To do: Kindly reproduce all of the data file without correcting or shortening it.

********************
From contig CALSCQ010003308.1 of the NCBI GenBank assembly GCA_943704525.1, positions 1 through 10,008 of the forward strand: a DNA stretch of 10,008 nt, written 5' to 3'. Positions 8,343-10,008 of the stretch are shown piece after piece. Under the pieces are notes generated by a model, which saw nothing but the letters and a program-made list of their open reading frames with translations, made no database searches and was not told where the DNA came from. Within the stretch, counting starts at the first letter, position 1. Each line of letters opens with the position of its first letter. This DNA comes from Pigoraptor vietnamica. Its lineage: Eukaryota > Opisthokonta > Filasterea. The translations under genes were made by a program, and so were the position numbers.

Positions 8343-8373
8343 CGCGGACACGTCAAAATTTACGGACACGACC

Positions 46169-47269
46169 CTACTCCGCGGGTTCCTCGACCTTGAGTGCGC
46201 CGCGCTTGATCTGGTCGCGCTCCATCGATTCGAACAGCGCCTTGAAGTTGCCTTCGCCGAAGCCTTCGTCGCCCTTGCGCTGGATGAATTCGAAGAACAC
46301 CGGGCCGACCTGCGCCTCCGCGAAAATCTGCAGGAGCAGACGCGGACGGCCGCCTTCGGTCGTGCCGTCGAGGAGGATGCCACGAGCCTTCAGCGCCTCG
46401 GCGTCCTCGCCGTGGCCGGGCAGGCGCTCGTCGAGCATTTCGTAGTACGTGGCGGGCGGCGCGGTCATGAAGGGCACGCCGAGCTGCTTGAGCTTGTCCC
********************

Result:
From contig CALSCQ010003308.1 of the NCBI GenBank assembly GCA_943704525.1, positions 1 through 10,008 of the forward strand: a DNA stretch of 10,008 nt, written 5' to 3'. Positions 8,343-10,008 of the stretch are shown piece after piece. Under the pieces are notes generated by a model, which saw nothing but the letters and a program-made list of their open reading frames with translations, made no database searches and was not told where the DNA came from. Within the stretch, counting starts at the first letter, position 1. Each line of letters opens with the position of its first letter. This DNA comes from Pigoraptor vietnamica. Its lineage: Eukaryota > Opisthokonta > Filasterea. The translations under genes were made by a program, and so were the position numbers.

Positions 8343-8373
8343 CGCGGACACGTCAAAATTTACGGACACGACC

Positions 46169-47269
46169 CTACTCCGCGGGTTCCTCGACCTTGAGTGCGC
46201 CGCGCTTGATCTGGTCGCGCTCCATCGATTCGAACAGCGCCTTGAAGTTGCCTTCGCCGAAGCCTTCGTCGCCCTTGCGCTGGATGAATTCGAAGAACAC
46301 CGGGCCGACCTGCGCCTCCGCGAAAATCTGCAGGAGCAGACGCGGACGGCCGCCTTCGGTCGTGCCGTCGAGGAGGATGCCACGAGCCTTCAGCGCCTCG
46401 GCGTCCTCGCCGTGGCCGGGCAGGCGCTCGTCGAGCATTTCGTAGTACGTGGCGGGCGGCGCGGTCATGAAGGGCACGCCGAGCTGCTTGAGCTTGTCCC